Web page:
Next, benefits for retired players. Football is a violent game, and many players have experienced health issues after retiring from the sport. Ex-players say the NFL doesn’t care about the health of retired players and doesn’t do enough for them. The recent suicides of Dave Duerson and Junior Seau show the effects the game can have. As much as this is an issue for the players union to handle, the NFL will continue to look bad if it doesn’t do its part.

This leads to player safety issues. This has actually been a testy topic for the past three years. NFL commissioner Roger Goodell has been committed to making the game safer, as evidenced by his harsh punishment for the Saints bounty scandal. Goodell has already levied more fines against players than any other commissioner in league history, leading to criticism from players such as James Harrison and a defamation lawsuit from Jonathan Vilma.

Finally, two separate issues emerged on Wednesday that further strained the relationship between the NFL and NFLPA. The players union is unhappy about the league’s decision to make thigh and knee pads mandatory for the 2013 season, claiming such a rule should be negotiated. Also on Wednesday, the NFLPA filed a collusion lawsuit against the NFL for allegedly setting a $123 million salary cap in 2010, which was supposed to be an uncapped year. By secretly setting a cap, the NFLPA claims the league and its owners confided to keep player salaries low.

It’s unsettling for football fans to think that all this is happening in the first year of what is supposed to be a 10-year window of labor peace. Matters only seem to be getting worse, arguably more so than during the lockout last year. It’s not a stretch to imagine another lockout occurring in the next three to five years if matters don’t improve.

Through it all the sport remains as popular and successful as ever. Perhaps the two sides should take a lesson from The Beatles and let it be.

Photo (cc) by Staff Sgt. Bradley Lail, USAF and republished here under a Creative Commons license. Some rights reserved.

Internal Struggle: Dwight Howard, Stan Van Gundy Saga Shows Players Have Control

Orlando Magic head coach Stan Van Gundy found out the hard way on Monday that sometimes your toughest opponent can be on your own team.

The 52-year-old Van Gundy was fired by the Magic on Monday, finally ending long-held speculation that star player Dwight Howard wanted Van Gundy gone if he was to sign a long-term deal with Orlando. General manager Otis Smith also parted ways with the team on Monday as well.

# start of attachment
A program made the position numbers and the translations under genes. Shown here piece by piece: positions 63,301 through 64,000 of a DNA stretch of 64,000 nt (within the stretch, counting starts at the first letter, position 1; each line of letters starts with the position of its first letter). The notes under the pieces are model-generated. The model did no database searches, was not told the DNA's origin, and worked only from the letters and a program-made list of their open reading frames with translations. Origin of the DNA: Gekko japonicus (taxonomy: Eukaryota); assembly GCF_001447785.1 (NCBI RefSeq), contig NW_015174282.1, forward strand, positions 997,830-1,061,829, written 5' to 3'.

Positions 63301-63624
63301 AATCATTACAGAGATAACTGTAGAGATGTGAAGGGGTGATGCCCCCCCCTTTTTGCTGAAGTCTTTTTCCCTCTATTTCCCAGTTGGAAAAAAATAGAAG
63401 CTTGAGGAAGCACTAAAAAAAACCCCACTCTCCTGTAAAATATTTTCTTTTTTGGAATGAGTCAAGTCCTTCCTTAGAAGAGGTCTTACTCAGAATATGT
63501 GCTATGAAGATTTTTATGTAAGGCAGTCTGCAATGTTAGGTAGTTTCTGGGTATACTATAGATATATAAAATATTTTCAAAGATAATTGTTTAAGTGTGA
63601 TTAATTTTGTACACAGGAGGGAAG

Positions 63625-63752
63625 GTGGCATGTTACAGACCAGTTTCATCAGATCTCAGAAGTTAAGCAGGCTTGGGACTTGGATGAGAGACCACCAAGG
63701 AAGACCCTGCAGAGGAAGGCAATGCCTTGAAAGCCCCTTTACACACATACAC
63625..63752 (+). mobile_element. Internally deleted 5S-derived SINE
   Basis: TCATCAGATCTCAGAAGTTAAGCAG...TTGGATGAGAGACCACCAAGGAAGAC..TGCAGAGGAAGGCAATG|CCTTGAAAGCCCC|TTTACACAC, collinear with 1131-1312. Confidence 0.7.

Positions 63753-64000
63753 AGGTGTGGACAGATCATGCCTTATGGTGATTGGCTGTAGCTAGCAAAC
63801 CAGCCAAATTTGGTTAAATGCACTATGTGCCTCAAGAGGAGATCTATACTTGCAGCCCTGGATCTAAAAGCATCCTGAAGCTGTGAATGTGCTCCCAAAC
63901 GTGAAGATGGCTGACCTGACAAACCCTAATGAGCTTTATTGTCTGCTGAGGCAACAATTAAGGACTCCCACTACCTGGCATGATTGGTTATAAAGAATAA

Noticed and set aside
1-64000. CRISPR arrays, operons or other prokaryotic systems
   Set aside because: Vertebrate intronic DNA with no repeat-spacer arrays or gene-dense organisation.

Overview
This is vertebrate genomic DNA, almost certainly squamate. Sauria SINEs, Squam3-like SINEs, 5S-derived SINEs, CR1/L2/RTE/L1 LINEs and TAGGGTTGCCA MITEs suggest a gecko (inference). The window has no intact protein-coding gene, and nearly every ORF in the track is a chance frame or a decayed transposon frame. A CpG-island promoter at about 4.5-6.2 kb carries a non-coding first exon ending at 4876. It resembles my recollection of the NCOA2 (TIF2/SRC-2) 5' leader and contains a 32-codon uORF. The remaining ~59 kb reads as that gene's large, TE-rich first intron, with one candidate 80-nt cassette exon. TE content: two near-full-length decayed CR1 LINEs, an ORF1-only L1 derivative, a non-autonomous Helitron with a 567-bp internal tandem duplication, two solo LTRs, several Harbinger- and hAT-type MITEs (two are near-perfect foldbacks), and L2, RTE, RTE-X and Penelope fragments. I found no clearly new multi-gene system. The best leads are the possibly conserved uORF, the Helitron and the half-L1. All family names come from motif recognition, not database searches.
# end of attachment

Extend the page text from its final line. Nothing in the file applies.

Player-coach feuds are nothing new in sports, and Van Gundy certainly isn’t the first coach to leave a team because of a spat with a player. What makes this case so bizarre is that Van Gundy publicly acknowledged that he knew Howard wanted him gone, and did so during the season with the team in contention. Van Gundy did this with Howard right next to him.

With the grievances out in the open, the Magic had a decision to make: Keep Van Gundy, the winningest coach in team history, or keep Howard, the 26-year-old franchise player with six All-Star appearances to his name. In the end, Howard won and Van Gundy was gone.

Early reaction to the decision seems to be negative. Many feel sympathy for Van Gundy, noting that through the turmoil Howard put him through the Magic were still contenders. Others point out that re-signing Howard is no sure thing, and that even with the coach gone the player could still bolt for another team. If that happens, the Magic will have entered the worst-case scenario.

No matter how you slice it, this is a sad state of affairs in today’s sports world. Van Gundy and Howard had their moments together and came within three wins of a championship in 2009.  Somewhere along the line the relationship strained and Howard hinted at a departure from Orlando unless Van Gundy was gone. The Magic, seeing how a star player’s departure can ruin a franchise like LeBron James did to the Cleveland Cavaliers, chose the player over the coach.

The Magic saga is simply Exhibit A in how players have taken control over a team’s decisions. It used to be the general manager or owner who had the final say in personnel, but the threat of free agency makes teams cautious of losing their prized player, and therefore losing big money. To prevent losing him, they’ll do anything to please him, even if it’s not the decision they want to make.

There’s a saying in sports that “players play, coaches coach” and that each sticks to their own job. It appears as though Howard is performing double-duty, and he’s surely not the last to do so.